“I am stuck in a very small place, in a built up area with no way of getting out for a long time and I’m scared and I’m frustrated and I’m angry, and yet I’m so happy to see people doing good things.”
Tom Miller is a musician and lives in Salford, Manchester, in the UK. He sent his postcard on 6 May. Tom is used to the rhythm of playing regular gigs, spending time with friends and going to his day job at a music shop.
Tom provides bass, synths and programming for Lindsay Munroe. Footage of the band playing in March at FortyFive Vinyl Cafe in York is below. He also plays occasional guitar and bass for Patchwork Guilt – Phoenix and Tom are seen here playing on BBC Music Introducing in Manchester.
In January he was gifted Trikafta, an experimental drug to treat Cystic Fibrosis, and it changed his life. Finally able to think longer term means the sudden shift to shielding from the Coronavirus pandemic has been particularly challenging. Shielding is vital for the 1.3m most clinically vulnerable people in the UK.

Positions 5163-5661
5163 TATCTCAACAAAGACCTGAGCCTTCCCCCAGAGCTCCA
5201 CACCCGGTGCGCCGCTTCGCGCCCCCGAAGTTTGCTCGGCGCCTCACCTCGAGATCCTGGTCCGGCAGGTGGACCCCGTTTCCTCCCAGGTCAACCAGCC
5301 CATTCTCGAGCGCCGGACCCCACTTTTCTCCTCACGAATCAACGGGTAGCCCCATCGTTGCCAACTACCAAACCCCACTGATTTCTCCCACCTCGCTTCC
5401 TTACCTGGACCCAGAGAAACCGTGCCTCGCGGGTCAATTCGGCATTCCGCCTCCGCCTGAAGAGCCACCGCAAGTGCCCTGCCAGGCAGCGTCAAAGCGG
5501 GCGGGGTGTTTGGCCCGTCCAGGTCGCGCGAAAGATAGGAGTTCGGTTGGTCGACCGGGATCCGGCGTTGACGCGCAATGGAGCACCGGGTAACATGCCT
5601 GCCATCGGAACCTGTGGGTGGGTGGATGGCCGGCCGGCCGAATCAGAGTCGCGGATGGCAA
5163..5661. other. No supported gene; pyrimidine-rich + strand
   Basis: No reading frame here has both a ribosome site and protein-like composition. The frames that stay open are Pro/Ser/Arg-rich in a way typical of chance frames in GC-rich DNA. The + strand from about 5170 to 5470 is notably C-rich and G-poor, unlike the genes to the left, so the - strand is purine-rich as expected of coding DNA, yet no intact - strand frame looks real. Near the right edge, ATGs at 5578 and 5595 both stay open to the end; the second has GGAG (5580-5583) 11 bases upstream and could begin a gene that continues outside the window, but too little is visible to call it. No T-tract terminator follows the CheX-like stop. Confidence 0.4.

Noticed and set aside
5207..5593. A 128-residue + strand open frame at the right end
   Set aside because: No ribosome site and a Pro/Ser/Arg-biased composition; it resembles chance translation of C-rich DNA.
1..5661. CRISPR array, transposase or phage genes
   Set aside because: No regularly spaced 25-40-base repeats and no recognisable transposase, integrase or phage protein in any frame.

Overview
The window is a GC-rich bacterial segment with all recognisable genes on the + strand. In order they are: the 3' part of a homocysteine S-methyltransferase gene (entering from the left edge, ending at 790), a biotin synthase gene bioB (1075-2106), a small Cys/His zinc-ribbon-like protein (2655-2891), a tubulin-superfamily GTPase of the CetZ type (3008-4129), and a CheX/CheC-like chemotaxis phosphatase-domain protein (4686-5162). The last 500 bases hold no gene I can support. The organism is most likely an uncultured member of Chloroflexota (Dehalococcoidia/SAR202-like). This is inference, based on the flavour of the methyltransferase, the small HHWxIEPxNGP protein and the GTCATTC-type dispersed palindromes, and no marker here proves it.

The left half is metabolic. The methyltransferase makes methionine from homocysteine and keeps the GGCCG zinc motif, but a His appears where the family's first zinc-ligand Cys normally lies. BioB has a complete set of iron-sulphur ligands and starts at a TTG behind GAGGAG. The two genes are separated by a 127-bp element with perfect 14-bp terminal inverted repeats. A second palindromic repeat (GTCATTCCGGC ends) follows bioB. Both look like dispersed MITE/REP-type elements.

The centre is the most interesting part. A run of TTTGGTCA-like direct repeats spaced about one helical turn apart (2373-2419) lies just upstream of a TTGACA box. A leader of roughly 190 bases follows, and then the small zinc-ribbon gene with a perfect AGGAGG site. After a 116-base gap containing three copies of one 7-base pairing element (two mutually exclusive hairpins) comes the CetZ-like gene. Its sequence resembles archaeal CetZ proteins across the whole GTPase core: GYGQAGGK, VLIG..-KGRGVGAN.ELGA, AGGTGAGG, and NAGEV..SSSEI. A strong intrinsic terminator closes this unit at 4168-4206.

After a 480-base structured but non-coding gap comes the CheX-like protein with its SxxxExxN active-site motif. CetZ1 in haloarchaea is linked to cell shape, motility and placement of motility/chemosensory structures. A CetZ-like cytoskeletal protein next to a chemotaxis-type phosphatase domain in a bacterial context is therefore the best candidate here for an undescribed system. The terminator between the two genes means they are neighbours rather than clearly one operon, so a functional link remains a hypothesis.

In this postcard he describes life in complete isolation and why he’s angry, but also grateful. And why repeated hospital admissions means he’s better able to cope with it all.
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The UK situation
The UK has been one of the worst affected countries for COVID-19 due to various factors – late Government response, a confused approach, poor testing and contact tracing, and a fairly relaxed lockdown.
As of 8 May there are 207,977 confirmed cases and at least 30,689 deaths related to the virus. In particular, COVID-19 has ravaged care settings with the Office for National Statistics now including these figures in the reporting totals. As the numbers relate only to confirmed cases, the picture in the UK is likely to be even more bleak.